These two women mean a lot to me. On the left is my sister Leslie and on the right is my sister-in-law Ally who, I would say, without any risk of exaggeration is the luckiest person on the planet at the moment. Last week Ally suffered a heart attack which led to cardiac arrest. How does that make her the luckiest woman on the planet? The fact that she is still on this earth to tell the tale is probably the best illustration of her luck but this tale has far more twists and turns than a dodgy politician being questioned by an aggressive reporter.
It was after work on a Tuesday and Leslie and Ally were stacking the wood they’d had delivered for the winter. Ally said that she was not feeling good and sat on the deck to take a breather while Leslie continued on to offload the wood she was carrying. By the time Leslie had put the wood away and returned Ally was unconscious. Leslie began performing CPR which she had learned as part of her job just a short time ago.
While Leslie was performing CPR she struggled with the realisation that she needed to call an ambulance. With her phone inside out of reach what should she do? Just as this thought took hold the next door neighbour appeared in her backyard to chop some wood for the night. I don’t think Leslie was too bothered about observing social niceties when she yelled at the woman to get her ‘ass’ over the fence and call an ambulance.
By the time the ambulance arrived Leslie had performed CPR for ten minutes, it had exhausted her but adrenaline kicked in and did its thing. While the ambulance officers worked on Ally, Leslie busied herself getting their boxer Morgan under control.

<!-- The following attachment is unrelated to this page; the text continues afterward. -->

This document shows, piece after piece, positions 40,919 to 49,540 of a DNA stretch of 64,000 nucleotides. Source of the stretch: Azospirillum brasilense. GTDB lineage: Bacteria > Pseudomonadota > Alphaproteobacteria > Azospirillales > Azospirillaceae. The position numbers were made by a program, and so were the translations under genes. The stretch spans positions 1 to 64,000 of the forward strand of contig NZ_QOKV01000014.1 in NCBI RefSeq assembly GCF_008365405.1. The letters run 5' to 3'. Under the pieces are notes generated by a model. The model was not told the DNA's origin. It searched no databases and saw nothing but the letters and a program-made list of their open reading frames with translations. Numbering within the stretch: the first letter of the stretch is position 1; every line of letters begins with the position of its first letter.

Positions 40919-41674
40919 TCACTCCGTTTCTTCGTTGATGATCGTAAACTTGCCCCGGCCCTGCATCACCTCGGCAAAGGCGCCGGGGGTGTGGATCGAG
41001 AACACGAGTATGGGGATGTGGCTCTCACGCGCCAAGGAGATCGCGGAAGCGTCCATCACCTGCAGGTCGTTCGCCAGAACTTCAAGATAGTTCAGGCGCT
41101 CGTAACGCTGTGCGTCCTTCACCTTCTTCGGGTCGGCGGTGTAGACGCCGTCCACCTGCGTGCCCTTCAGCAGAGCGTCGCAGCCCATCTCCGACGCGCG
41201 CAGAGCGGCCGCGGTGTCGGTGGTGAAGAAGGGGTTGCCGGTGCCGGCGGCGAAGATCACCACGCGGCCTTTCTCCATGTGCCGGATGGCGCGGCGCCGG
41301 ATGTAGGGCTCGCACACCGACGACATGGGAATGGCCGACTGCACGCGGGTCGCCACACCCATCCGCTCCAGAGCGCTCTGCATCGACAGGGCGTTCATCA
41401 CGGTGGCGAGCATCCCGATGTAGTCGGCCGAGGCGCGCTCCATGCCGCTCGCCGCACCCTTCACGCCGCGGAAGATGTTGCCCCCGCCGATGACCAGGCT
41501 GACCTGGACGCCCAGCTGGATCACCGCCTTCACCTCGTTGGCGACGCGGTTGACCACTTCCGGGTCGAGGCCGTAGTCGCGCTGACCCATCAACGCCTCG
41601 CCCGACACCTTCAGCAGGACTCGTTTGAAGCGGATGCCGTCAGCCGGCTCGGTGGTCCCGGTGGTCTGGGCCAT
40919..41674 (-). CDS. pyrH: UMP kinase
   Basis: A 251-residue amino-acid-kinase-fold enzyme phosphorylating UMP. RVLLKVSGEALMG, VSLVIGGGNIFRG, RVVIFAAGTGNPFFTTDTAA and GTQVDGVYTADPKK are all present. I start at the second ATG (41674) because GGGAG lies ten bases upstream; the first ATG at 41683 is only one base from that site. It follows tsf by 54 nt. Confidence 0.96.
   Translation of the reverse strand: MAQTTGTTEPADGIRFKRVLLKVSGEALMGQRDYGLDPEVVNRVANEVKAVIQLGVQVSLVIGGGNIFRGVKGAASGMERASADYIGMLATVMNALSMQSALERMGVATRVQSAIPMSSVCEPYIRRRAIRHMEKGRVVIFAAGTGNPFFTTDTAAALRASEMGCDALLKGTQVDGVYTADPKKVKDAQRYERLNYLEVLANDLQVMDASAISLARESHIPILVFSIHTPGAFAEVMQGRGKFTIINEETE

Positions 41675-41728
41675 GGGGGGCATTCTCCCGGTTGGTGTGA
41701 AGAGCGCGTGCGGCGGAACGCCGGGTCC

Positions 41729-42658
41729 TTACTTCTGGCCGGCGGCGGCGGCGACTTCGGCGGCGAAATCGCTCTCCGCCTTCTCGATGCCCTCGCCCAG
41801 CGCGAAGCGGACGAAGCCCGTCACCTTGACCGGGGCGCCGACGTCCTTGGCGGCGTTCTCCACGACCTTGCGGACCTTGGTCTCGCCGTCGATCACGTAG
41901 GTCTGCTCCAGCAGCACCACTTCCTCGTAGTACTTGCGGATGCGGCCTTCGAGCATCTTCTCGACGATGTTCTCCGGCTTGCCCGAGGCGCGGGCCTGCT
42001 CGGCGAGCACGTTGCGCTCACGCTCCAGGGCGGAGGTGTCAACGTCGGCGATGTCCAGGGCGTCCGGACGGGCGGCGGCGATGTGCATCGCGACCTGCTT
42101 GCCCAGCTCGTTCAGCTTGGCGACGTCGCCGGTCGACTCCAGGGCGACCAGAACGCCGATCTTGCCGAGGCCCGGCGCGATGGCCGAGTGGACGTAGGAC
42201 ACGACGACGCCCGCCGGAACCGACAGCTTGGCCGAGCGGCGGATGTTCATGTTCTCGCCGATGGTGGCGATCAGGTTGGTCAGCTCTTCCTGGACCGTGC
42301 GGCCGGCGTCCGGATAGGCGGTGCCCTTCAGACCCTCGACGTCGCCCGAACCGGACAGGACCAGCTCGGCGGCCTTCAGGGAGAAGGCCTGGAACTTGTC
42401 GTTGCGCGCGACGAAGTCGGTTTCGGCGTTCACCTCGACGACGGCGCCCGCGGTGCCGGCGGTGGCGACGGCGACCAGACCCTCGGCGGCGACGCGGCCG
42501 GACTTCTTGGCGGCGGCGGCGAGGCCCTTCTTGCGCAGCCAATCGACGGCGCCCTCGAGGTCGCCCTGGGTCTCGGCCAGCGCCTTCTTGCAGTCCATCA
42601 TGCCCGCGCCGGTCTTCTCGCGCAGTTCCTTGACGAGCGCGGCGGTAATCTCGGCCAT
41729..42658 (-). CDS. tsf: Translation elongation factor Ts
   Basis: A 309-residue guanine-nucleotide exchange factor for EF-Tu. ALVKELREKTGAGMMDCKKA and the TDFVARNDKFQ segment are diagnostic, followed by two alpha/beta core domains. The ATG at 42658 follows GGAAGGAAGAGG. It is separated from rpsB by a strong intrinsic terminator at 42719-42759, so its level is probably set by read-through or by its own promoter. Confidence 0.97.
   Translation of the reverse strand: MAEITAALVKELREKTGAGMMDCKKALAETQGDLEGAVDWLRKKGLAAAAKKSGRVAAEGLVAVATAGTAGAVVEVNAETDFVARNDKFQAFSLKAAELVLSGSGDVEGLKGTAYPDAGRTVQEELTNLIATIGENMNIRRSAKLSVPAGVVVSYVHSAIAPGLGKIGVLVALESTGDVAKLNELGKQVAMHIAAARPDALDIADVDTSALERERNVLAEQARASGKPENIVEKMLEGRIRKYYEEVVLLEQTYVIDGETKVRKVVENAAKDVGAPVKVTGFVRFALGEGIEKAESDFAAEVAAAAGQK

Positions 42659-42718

The officers shocked Ally, twice, before she re-joined us here on earth and was transported to the Greymouth hospital.
Her good fortune continued when she arrived at the hospital. One of the countries top cardiologists was visiting and it was him who attended to Ally. He decided that they would wait out the night and if she was strong enough to be transported the next day she would be flown to Christchurch hospital where she could get the care she needed. As it happened that didn’t happen until a day later but Ally’s stats continued to improve over this time.
While Ally was being flown to hospital Leslie was taking the much longer route via road. By the time she arrived at the hospital Ally had already undergone an Angiogram and had a stent put in to keep the offending piece of artery open. That was on the Thursday. By Saturday Ally was allowed out of hospital.
I am not overly fond of the overused word surreal but that is exactly how it seemed. On Tuesday Ally was holding on to life by a very tenuous thread and by Saturday her prognosis had done a complete reversal and was, in fact, much improved. The only outwardly visible sign of what she had been through was a tiny wound on her wrist where the wire for the Angiogram was inserted and the bruises on her chest where she had received the CPR.
For the next six weeks while the damaged part of her heart heals Ally will need to take it easy, but the future looks bright.
Statistics say that only 9-10% of those that have a cardiac arrest in Australia survive, generally because there was someone nearby to perform CPR. Most of those cases would be in-hospital resuscitation. The statistics are much lower for those who suffer cardiac arrest outside the hospital.
We are very much looking forward to our annual holiday with Ally and Leslie so that we can take the time to celebrate and appreciate two wonderful women. One a valued and loved survivor and the other, my hero.